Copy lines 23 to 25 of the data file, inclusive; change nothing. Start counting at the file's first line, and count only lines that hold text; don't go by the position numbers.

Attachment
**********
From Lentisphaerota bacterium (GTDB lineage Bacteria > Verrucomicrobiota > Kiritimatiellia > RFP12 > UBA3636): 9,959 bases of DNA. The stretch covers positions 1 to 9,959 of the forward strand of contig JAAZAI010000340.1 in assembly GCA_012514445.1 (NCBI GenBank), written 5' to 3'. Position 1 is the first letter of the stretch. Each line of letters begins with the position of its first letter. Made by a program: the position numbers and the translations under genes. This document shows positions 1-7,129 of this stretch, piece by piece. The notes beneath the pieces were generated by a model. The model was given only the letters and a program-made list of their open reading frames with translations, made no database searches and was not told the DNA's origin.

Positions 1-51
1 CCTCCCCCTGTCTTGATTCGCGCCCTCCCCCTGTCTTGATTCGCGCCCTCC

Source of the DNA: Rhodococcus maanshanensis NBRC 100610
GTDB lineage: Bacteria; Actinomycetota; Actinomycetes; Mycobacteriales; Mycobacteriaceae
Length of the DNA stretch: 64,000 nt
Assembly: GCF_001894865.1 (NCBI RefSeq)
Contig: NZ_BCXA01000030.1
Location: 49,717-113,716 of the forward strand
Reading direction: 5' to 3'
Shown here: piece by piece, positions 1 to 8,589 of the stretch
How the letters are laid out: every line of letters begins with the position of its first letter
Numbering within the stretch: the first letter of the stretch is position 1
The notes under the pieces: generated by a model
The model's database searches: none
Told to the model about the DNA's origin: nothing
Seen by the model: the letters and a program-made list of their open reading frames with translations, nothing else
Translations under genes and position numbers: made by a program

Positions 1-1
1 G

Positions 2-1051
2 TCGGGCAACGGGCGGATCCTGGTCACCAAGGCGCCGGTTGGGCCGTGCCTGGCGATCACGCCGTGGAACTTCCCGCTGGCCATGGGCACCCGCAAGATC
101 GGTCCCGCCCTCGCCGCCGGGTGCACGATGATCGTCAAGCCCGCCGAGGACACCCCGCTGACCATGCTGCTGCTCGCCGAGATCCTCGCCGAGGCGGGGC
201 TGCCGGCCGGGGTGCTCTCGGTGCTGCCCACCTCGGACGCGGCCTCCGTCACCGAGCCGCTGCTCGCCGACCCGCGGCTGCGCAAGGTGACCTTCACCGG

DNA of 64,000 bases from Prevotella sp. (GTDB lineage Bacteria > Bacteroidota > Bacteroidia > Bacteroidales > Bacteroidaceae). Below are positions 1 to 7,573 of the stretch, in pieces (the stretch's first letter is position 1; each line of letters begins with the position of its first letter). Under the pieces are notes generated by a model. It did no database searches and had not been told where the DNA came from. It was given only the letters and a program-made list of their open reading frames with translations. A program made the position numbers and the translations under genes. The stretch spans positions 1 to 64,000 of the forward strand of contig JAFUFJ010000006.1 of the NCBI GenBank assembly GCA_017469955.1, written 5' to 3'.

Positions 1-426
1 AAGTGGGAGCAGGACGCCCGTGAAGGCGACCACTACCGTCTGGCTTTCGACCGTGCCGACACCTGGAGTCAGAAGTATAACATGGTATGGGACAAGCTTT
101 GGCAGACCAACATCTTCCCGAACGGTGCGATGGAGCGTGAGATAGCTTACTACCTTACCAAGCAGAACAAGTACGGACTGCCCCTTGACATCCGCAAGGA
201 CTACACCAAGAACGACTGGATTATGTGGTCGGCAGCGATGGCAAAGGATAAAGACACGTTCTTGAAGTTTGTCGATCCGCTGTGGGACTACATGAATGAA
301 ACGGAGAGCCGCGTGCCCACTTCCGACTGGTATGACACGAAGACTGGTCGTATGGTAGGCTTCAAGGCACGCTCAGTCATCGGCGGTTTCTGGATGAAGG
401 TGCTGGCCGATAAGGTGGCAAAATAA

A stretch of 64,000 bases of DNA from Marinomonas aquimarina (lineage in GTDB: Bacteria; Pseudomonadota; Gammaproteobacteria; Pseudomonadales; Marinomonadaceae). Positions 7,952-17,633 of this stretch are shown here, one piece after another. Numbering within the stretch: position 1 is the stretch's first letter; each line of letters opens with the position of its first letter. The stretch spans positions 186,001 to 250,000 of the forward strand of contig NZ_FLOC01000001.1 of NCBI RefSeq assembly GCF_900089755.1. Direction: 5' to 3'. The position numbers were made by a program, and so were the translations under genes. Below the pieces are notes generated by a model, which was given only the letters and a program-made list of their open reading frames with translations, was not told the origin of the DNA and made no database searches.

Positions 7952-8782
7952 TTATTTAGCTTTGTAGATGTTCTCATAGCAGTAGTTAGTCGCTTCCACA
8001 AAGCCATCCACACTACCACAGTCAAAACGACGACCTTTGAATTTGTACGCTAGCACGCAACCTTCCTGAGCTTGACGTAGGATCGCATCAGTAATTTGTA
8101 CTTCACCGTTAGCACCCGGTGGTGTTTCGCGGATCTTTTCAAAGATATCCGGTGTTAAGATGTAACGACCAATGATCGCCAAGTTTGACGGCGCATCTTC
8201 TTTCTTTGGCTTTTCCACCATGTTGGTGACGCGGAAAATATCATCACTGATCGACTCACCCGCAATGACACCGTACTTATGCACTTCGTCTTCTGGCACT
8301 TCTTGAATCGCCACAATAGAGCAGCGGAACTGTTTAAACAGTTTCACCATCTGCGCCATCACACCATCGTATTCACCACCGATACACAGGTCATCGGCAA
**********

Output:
101 GGTCCCGCCCTCGCCGCCGGGTGCACGATGATCGTCAAGCCCGCCGAGGACACCCCGCTGACCATGCTGCTGCTCGCCGAGATCCTCGCCGAGGCGGGGC
201 TGCCGGCCGGGGTGCTCTCGGTGCTGCCCACCTCGGACGCGGCCTCCGTCACCGAGCCGCTGCTCGCCGACCCGCGGCTGCGCAAGGTGACCTTCACCGG

DNA of 64,000 bases from Prevotella sp. (GTDB lineage Bacteria > Bacteroidota > Bacteroidia > Bacteroidales > Bacteroidaceae). Below are positions 1 to 7,573 of the stretch, in pieces (the stretch's first letter is position 1; each line of letters begins with the position of its first letter). Under the pieces are notes generated by a model. It did no database searches and had not been told where the DNA came from. It was given only the letters and a program-made list of their open reading frames with translations. A program made the position numbers and the translations under genes. The stretch spans positions 1 to 64,000 of the forward strand of contig JAFUFJ010000006.1 of the NCBI GenBank assembly GCA_017469955.1, written 5' to 3'.